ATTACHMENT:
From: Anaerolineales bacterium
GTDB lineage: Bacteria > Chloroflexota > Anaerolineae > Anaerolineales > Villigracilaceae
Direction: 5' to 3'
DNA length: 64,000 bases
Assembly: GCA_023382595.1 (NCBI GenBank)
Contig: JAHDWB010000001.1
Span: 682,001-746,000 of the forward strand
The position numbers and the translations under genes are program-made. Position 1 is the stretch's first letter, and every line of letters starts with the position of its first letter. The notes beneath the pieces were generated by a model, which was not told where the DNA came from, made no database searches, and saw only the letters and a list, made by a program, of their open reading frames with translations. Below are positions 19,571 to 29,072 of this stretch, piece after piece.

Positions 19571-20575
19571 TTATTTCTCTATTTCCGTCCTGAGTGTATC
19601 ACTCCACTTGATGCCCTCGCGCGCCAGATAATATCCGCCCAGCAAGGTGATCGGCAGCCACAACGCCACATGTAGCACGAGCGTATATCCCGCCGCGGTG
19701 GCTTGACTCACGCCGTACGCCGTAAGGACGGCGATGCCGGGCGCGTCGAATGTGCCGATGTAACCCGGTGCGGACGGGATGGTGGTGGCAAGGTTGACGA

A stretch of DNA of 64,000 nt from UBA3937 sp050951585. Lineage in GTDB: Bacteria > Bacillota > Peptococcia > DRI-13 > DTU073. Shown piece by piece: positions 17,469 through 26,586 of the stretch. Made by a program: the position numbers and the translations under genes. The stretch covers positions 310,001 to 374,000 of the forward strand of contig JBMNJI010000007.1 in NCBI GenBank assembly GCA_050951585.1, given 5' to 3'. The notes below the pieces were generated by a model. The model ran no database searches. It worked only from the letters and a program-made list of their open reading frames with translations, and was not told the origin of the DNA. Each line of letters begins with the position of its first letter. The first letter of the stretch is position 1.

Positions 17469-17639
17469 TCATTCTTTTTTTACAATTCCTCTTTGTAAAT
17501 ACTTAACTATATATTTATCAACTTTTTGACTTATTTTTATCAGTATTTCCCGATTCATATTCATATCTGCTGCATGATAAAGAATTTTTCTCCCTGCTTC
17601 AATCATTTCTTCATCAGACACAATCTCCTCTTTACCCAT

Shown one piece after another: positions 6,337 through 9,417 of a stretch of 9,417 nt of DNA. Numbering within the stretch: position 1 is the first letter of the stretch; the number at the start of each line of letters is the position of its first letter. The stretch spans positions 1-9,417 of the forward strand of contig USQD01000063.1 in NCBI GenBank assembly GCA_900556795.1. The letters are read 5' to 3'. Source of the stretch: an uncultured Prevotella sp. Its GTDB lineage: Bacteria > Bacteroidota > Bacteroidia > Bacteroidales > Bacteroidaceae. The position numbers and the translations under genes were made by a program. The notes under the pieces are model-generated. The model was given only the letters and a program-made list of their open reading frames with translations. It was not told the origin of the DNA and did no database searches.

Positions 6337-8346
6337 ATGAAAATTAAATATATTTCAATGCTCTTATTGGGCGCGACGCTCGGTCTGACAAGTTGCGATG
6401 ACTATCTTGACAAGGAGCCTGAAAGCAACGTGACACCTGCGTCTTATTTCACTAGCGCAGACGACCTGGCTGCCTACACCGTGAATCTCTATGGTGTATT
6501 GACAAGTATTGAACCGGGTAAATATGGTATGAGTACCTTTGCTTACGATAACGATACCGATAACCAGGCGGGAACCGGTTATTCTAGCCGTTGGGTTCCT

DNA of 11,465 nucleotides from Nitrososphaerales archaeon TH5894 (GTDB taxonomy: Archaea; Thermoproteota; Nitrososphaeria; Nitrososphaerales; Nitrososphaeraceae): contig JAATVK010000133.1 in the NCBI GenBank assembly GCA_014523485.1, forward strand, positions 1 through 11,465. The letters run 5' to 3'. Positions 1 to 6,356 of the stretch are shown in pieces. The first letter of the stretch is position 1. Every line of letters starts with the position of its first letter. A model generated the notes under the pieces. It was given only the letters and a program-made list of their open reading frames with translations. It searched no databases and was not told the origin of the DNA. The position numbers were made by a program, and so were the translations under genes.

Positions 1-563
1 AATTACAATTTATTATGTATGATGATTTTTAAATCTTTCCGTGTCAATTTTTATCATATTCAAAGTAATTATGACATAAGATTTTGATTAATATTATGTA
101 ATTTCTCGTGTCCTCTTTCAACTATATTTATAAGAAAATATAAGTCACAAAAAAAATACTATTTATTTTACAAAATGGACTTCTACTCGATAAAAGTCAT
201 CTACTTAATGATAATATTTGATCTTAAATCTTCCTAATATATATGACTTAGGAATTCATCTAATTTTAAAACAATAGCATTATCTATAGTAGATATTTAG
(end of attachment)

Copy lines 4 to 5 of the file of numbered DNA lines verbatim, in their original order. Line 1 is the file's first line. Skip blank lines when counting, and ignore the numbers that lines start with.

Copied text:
DNA length: 64,000 bases
Assembly: GCA_023382595.1 (NCBI GenBank)